Others have found similar results.

We knew that the literacy spaces our students live in became increasingly networked and reading must socially complex texts unfolding in real time present great challenges to students. In fact we built a simulated internet inside a social network because we knew networks would drive knowledge. In fact our chat bots, before chat bots were a thing, tried to coach and influence students from a messenger like interface. Primarily that is how we delivered assessment items.

We knew we knew almost nothing about synthesis across these spaces except a few efficacy tests of graphic organizers and think aloud protocols. Yet we knew multiple source reading and argumentative writing were key and tried to embed learning events into role play. Important work continues in this area. We will explore a variety of tools that both assess and train students to integrate information.

More importantly interest driven inquiry or reading across perspective fueled places changes the reader and the text. We have long called for the use of tools to aid readers (Coiro and Killi doing awesome work here). In fact we have developed theoretical learning environments that combine encountering bias read alouds with social networks environment. In fact Ian and I had put in an NSF grant to build this space. This grant will build on these efforts.

While we examined the sociocognitive acts of reading others investigated new literacies from a more sociocultural perspectives and documented how students lived their literary and adolescent lives online. Originally the web was built by people as they did their identity work. Children today are no different except they do this work in social spaces designed to manipulate their interest. The algorithmic feed controls their social interactions. In today social media landscape the identity work of our students is often for sale to the highest bidder. Agency is central to reading and encouraging people to own their data in spaces they control is essential to the future of the web.

Fake News? Where Do We Go

We also believe the path to becoming a better reader relies on becoming a writer. Children excel in production based literacy environments. The critical evaluation of online sources is no different. Any classroom exercise around sourcing must involve readers reflecting on their process and interacting in social spaces for reading. Webelieve the best way to do have students understand how the web shapes meaning is to use the web to make meaning. Part of any intervention should embrace students publishing on their own domain with parents and students in control of their privacy.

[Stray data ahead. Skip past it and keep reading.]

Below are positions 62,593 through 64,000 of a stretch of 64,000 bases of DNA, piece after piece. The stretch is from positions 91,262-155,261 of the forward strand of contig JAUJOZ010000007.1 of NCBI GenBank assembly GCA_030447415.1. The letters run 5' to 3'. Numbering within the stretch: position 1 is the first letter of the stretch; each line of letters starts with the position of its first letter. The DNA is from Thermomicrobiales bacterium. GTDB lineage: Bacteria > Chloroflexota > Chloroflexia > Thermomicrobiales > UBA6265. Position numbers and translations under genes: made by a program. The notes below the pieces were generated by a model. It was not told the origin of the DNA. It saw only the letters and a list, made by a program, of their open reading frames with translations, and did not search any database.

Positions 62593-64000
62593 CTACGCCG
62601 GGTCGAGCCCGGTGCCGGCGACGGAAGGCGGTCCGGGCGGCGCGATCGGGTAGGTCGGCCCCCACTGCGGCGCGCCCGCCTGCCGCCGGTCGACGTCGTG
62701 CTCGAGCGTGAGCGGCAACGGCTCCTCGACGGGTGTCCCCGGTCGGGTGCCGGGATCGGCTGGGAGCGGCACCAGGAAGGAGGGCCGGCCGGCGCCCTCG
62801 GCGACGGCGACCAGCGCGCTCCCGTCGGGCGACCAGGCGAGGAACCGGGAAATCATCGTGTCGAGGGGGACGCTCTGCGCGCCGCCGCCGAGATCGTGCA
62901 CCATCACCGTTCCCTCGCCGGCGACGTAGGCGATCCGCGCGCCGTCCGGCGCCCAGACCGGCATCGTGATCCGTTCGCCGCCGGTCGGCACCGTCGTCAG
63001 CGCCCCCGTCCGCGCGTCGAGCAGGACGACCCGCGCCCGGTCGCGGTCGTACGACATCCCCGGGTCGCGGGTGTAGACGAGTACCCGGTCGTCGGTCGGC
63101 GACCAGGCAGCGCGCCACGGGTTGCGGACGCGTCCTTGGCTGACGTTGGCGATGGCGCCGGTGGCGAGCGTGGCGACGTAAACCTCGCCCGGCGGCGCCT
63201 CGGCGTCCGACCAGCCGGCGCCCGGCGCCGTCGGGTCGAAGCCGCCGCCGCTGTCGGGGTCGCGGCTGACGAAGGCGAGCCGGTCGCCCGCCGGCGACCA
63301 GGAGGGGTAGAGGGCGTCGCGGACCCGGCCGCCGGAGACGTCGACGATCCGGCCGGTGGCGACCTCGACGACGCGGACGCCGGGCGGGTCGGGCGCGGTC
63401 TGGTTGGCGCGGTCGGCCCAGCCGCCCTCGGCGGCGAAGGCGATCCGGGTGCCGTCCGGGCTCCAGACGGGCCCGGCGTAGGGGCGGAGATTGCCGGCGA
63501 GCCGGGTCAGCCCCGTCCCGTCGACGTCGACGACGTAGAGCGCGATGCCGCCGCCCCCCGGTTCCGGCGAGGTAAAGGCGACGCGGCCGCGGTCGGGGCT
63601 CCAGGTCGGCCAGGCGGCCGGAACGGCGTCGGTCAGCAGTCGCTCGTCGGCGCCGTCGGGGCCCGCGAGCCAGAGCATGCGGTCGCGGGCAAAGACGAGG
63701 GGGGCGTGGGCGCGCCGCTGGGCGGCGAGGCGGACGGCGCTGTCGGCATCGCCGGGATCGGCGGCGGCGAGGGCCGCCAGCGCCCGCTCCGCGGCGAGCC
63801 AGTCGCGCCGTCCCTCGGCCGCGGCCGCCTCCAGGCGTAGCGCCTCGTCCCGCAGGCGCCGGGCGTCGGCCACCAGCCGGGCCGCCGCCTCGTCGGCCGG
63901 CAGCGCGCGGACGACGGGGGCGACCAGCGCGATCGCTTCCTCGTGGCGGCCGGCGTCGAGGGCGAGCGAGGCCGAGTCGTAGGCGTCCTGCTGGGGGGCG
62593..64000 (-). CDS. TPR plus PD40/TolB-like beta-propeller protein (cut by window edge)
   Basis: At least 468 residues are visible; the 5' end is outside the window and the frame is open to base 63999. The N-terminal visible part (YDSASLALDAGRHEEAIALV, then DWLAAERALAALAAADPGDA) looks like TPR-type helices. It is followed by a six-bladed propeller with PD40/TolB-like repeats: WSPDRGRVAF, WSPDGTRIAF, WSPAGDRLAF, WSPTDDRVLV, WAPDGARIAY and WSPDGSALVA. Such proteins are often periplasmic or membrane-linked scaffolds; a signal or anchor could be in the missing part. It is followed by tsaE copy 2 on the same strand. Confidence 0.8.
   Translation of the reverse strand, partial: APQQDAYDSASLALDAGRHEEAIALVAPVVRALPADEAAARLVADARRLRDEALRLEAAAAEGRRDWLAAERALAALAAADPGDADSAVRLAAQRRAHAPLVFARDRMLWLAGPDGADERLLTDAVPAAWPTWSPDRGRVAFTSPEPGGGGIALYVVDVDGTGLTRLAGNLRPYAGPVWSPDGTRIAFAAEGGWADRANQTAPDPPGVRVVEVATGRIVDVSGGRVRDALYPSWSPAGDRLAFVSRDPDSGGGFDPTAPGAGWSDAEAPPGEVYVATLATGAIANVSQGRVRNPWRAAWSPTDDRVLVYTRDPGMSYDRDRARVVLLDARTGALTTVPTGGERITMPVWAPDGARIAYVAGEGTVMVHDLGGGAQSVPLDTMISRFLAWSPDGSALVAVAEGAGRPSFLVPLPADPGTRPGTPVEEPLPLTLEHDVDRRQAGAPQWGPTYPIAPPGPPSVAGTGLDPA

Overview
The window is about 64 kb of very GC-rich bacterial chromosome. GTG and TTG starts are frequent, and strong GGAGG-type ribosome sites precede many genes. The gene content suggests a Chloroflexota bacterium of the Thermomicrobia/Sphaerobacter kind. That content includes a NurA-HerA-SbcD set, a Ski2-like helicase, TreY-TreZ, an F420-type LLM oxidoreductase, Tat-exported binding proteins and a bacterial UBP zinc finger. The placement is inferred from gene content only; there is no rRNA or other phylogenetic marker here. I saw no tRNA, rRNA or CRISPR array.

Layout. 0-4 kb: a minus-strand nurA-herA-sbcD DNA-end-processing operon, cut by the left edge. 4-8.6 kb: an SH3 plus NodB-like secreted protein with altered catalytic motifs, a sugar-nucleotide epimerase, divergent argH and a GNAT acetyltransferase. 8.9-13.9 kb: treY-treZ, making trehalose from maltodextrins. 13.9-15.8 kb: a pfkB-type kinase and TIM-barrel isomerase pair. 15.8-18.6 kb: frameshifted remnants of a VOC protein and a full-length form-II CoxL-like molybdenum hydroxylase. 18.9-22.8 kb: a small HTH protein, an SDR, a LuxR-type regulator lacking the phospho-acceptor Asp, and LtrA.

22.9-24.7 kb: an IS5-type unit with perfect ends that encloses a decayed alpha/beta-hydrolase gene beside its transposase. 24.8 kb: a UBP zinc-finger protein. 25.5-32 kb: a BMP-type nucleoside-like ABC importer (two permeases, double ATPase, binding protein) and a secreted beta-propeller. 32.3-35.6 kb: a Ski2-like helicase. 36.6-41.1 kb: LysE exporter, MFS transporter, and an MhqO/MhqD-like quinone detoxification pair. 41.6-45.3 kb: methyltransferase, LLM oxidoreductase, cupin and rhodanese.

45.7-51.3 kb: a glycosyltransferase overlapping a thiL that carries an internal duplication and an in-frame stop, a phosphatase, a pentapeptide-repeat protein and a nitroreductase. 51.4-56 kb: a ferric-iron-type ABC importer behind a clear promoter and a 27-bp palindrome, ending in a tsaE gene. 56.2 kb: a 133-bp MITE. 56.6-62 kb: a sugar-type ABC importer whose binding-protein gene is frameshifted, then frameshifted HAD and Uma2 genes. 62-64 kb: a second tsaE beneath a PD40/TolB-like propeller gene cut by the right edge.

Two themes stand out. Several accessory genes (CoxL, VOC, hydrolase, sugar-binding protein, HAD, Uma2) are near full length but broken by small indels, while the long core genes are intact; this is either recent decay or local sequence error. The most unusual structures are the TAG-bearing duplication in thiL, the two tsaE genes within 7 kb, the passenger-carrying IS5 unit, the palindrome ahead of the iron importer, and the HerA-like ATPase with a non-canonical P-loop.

We also believe that technology tools can assist in both the measurement and development of writing skills.

We also believe teachers should be central in educational research. Part of any intervention must encourage educators to build, share and remix resources while reflecting on their learning in the open. We can not tackle critical evaluation alone. Furthermore we must recognize that our teaching corps requires a basic understanding of how you read and write on the web and the lack of skills in our teachers is a national crisis. Students will never be ready for computer science classes in middle school and high school if they are taught by educators who can’t add a link in an email let alone build a web page. By encouraging teachers to network through the use of OER sharing we can address the lack of skills.

Literacy and technology is just a much disciplinary literacies than it is a digital literacies or new literacies. There is no tech industry anymore. Each field as specific ways of being and language used in online spaces. In every industry this has meld with some level of computer science. At the heart of each of these grammar and syntaxes is HTML.

Intervention:

Does participation in a simulated reading environment while encountering bias think-alouds lead to increased critical evaluation skills and improved argumentative writing?

What affect does writing from their own domain have on self-efficacy measures of a writer?

What affect does writing have on student opinions about the influence of media and social media on their health and identity?

Can a learning platform that assesses writing growth, coaches students, and empowers teachers to create a reflective network of student websites that driven by feedback?

My Idea. Yours Welcome Here!